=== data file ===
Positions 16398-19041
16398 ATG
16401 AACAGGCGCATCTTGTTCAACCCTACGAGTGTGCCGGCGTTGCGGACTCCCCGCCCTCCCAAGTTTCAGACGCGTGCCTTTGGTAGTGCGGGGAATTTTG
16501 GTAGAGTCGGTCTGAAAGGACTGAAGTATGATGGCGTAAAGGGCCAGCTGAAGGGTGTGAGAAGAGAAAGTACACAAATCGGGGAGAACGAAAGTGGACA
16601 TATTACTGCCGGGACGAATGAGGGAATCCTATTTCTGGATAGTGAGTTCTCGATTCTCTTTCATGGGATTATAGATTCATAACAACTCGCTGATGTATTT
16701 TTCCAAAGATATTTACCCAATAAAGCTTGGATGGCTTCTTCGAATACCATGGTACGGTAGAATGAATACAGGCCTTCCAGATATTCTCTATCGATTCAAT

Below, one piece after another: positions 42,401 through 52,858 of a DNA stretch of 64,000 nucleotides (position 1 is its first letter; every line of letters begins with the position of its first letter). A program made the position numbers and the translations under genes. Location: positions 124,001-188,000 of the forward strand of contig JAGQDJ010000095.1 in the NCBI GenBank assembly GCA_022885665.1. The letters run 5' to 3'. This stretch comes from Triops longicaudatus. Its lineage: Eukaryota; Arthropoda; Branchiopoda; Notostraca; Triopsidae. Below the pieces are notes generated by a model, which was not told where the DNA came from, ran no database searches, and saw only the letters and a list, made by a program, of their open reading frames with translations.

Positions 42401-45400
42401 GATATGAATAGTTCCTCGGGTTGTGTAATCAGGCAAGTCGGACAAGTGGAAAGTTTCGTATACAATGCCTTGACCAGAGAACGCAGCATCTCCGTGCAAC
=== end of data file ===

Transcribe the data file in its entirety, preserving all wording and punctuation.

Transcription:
Positions 16398-19041
16398 ATG
16401 AACAGGCGCATCTTGTTCAACCCTACGAGTGTGCCGGCGTTGCGGACTCCCCGCCCTCCCAAGTTTCAGACGCGTGCCTTTGGTAGTGCGGGGAATTTTG
16501 GTAGAGTCGGTCTGAAAGGACTGAAGTATGATGGCGTAAAGGGCCAGCTGAAGGGTGTGAGAAGAGAAAGTACACAAATCGGGGAGAACGAAAGTGGACA
16601 TATTACTGCCGGGACGAATGAGGGAATCCTATTTCTGGATAGTGAGTTCTCGATTCTCTTTCATGGGATTATAGATTCATAACAACTCGCTGATGTATTT
16701 TTCCAAAGATATTTACCCAATAAAGCTTGGATGGCTTCTTCGAATACCATGGTACGGTAGAATGAATACAGGCCTTCCAGATATTCTCTATCGATTCAAT

Below, one piece after another: positions 42,401 through 52,858 of a DNA stretch of 64,000 nucleotides (position 1 is its first letter; every line of letters begins with the position of its first letter). A program made the position numbers and the translations under genes. Location: positions 124,001-188,000 of the forward strand of contig JAGQDJ010000095.1 in the NCBI GenBank assembly GCA_022885665.1. The letters run 5' to 3'. This stretch comes from Triops longicaudatus. Its lineage: Eukaryota; Arthropoda; Branchiopoda; Notostraca; Triopsidae. Below the pieces are notes generated by a model, which was not told where the DNA came from, ran no database searches, and saw only the letters and a list, made by a program, of their open reading frames with translations.

Positions 42401-45400
42401 GATATGAATAGTTCCTCGGGTTGTGTAATCAGGCAAGTCGGACAAGTGGAAAGTTTCGTATACAATGCCTTGACCAGAGAACGCAGCATCTCCGTGCAAC